Straczynski spent his childhood moving across the country every month or two, usually whenever Charles necessary to dodge creditors after a failed get-rich-quick scheme. But simply as things settled down for the author after college, the book settles into an infinitely more comfortable pattern in its last half. This is where the material will get really interesting if you’re interested in Straczynski primarily as a creator.
After kicking off his writing career as a freelance journalist, Straczynski moved through the worlds of TV, comic books and show films, where his credits include «the zone that is twilight (1986), «Murder, She Wrote,» «Rising Stars,» «Spider-Man,» «Changeling» and «World War Z.»
Each chapter tells the storyline of a show that is different while the behind-the-scenes tales are amusing and informative for anyone who was ever interested in how the entertainment industry sausage gets made. Within the last three decades, Straczynski has crossed paths with George R.R. Martin, Angela Lansbury, Ron Howard, the Wachowskis and a veritable «who’s who» of genre film and television.
If those names mean anything to you, «Becoming Superman» is an sell that is easy if you don’t, you may still enjoy a glimpse into Straczynski’s creative process. He discusses the fine points of writing for animation, live-action TV, comic books and feature films, in addition to how he faced the difficulties inherent in each genre. Despite the fact that shows like «the Ghostbusters that is real «Captain Power and also the Soldiers for the future» were a little before my time, the chapters about them were probably the best when you look at the book.
Straczynski along with his writing crews took «Ghosbusters» and «Captain Power» extremely seriously, even though the series were ostensibly just tie-ins to market toys. Each program had character depth, setting consistency and narrative continuity, and Straczynski staked his reputation on keeping these suggests that way.
Of course, most readers that would walk out their option to read a Straczynski memoir are most likely familiar with one (or both) associated with major TV series that he created: «Babylon 5» and «Sense8.» Those shows get an abundance of attention, particularly toward the end associated with book.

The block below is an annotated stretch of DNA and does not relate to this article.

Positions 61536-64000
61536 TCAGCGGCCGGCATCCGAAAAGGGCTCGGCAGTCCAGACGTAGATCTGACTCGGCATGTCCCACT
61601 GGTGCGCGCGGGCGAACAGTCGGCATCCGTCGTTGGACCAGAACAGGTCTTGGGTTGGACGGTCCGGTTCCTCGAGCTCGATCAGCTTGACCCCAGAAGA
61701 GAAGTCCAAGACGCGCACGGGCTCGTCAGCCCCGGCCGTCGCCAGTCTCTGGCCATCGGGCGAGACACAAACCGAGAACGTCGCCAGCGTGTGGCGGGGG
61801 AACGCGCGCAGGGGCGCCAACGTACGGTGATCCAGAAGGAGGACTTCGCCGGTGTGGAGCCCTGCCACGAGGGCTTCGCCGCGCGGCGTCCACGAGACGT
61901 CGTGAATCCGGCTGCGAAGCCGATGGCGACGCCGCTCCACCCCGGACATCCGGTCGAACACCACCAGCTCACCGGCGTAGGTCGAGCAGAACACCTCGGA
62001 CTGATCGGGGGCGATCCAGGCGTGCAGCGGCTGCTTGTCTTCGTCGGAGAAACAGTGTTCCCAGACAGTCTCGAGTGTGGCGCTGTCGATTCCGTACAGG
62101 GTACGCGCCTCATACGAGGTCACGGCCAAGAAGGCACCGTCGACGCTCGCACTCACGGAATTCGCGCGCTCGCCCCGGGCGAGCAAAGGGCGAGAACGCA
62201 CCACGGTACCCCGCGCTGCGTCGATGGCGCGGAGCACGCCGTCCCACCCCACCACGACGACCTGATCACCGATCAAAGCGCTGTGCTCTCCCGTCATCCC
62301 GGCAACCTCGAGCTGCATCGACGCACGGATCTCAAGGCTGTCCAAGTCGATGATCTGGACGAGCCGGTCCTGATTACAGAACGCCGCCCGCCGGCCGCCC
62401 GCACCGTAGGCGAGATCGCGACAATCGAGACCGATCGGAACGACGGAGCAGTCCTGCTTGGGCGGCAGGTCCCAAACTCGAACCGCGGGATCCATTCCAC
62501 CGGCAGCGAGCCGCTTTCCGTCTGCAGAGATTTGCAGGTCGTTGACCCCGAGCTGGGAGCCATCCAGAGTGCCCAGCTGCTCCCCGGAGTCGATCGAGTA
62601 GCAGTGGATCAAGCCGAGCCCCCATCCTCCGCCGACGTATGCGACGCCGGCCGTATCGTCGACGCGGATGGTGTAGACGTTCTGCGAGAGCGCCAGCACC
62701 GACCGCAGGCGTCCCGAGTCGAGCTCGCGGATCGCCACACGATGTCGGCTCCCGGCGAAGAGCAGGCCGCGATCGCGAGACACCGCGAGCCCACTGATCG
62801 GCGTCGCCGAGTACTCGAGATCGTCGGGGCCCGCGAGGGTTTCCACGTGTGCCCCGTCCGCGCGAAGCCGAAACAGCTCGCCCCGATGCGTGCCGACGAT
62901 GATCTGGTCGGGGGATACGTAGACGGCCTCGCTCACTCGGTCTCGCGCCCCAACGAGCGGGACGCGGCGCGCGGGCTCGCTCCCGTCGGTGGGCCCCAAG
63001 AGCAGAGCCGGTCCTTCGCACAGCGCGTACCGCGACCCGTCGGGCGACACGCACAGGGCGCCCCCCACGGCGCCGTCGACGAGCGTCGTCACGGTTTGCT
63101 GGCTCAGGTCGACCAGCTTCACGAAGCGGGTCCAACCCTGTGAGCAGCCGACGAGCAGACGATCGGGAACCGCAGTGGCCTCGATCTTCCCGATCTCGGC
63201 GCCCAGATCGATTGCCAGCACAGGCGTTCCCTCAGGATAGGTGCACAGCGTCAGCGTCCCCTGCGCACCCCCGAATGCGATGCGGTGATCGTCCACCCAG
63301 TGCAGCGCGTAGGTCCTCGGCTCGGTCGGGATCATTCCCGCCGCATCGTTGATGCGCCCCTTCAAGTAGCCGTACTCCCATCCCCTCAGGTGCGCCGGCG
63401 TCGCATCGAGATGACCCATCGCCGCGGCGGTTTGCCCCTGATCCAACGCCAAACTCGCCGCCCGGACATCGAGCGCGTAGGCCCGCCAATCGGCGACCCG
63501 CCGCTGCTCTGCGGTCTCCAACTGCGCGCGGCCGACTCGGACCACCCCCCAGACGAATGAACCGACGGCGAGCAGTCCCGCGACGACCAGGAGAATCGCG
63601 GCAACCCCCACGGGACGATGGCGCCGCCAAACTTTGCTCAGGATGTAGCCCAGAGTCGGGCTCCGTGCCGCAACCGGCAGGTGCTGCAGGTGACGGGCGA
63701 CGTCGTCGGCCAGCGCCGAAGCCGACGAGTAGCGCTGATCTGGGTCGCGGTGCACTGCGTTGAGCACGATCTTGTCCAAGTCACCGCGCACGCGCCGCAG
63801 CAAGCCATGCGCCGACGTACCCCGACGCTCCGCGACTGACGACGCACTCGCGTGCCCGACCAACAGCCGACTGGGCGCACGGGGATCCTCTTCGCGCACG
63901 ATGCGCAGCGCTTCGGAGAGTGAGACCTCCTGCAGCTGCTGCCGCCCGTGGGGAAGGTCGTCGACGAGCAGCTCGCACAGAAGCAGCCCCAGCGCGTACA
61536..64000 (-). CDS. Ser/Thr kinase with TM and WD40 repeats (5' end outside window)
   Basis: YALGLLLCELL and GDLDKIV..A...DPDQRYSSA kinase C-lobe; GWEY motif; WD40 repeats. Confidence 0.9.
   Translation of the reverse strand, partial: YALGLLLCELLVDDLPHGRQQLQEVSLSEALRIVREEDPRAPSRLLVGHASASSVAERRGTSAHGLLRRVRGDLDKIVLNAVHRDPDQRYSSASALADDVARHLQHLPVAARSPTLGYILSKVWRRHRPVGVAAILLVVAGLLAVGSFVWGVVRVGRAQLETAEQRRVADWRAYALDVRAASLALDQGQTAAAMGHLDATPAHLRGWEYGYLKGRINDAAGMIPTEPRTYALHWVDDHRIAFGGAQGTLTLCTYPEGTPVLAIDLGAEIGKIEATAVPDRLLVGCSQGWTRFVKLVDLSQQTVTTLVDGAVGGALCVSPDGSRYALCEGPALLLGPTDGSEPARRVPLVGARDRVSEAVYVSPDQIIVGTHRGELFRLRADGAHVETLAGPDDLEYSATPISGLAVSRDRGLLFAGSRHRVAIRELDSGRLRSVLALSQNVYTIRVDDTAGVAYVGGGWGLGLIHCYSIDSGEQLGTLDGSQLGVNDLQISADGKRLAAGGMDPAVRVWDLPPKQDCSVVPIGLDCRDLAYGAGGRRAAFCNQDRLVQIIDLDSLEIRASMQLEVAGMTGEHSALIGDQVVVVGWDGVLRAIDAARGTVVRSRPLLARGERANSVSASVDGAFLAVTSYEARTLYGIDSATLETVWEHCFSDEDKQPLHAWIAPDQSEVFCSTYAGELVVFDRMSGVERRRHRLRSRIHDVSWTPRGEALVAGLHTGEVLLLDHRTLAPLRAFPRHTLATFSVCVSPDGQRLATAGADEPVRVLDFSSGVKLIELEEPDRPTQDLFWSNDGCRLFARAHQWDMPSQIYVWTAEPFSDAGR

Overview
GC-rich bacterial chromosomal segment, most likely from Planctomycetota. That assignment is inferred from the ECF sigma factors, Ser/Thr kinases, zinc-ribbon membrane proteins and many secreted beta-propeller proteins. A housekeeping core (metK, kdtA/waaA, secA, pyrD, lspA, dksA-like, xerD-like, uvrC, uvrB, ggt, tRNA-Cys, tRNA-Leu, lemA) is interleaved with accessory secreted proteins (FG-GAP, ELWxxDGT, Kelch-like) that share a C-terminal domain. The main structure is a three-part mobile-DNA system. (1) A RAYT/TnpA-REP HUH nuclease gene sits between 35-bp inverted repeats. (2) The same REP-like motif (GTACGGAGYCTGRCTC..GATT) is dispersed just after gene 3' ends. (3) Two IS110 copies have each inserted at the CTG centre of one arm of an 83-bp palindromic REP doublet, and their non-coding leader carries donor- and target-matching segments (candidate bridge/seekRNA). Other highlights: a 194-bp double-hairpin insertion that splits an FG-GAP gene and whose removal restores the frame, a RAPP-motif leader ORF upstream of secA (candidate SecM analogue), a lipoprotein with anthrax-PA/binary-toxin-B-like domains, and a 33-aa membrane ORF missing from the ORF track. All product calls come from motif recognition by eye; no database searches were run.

«Becoming Superman» isn’t exactly a tell-all; you aren’t planning to learn any juicy information which you did not already know just, or suspect, in what went on behind the scenes. But you’ll get a thorough explanation of how each show came to be — and how network that is powerful almost stopped «Babylon 5» dead in its tracks. (Netflix seemed a tad bit more creator-friendly, at least up until it canceled «Sense8,» despite fans’ vociferous objections.)
Truth be told, I expected «Babylon 5» and «Sense8» to use up a big chunk of the book — and, even about them, I’m glad that they didn’t though I would have been happy to read more. There clearly was a tendency to concentrate on a creator’s wins and minimize his / her losses. But, as Straczynski himself points call at the written book, every element of his career shaped who he is as a writer, and also as an individual.
Walking away from a dream gig on «The Real Ghostbusters» was just like important as watching «Jeremiah» crumble, which paved the way to writing the story for the «Thor» film. If Straczynski may seem like a massive success, it really is only because he is been prepared to endure so much failure along the way.
If I had to guess (and I also will be delighted to be wrong), i actually don’t think that «Becoming Superman» is going to get to be the next «hardscrabble-child-becomes-celebrated-adult» bestseller, а la Tara Westover’s «Educated» (Random House, 2018). Straczynski’s book is a little too self-effacing, a tad too fun as well as perhaps only a little too niche to attract an mainstream crowd that is enormous.
For fans of Straczynski’s work, though, that is a good thing. There is an expression in «Becoming Superman» you aren’t just listening to a stranger rattle off his life story. It really is a lot more like a acquaintance that is casual your decision over a few beers, and after that you realize there was clearly a very good reason you liked this person right away.
So come for the favourite sci-fi characters, stay for the family that is intriguing, and learn a thing or two on how great writers will come from unlikely origins.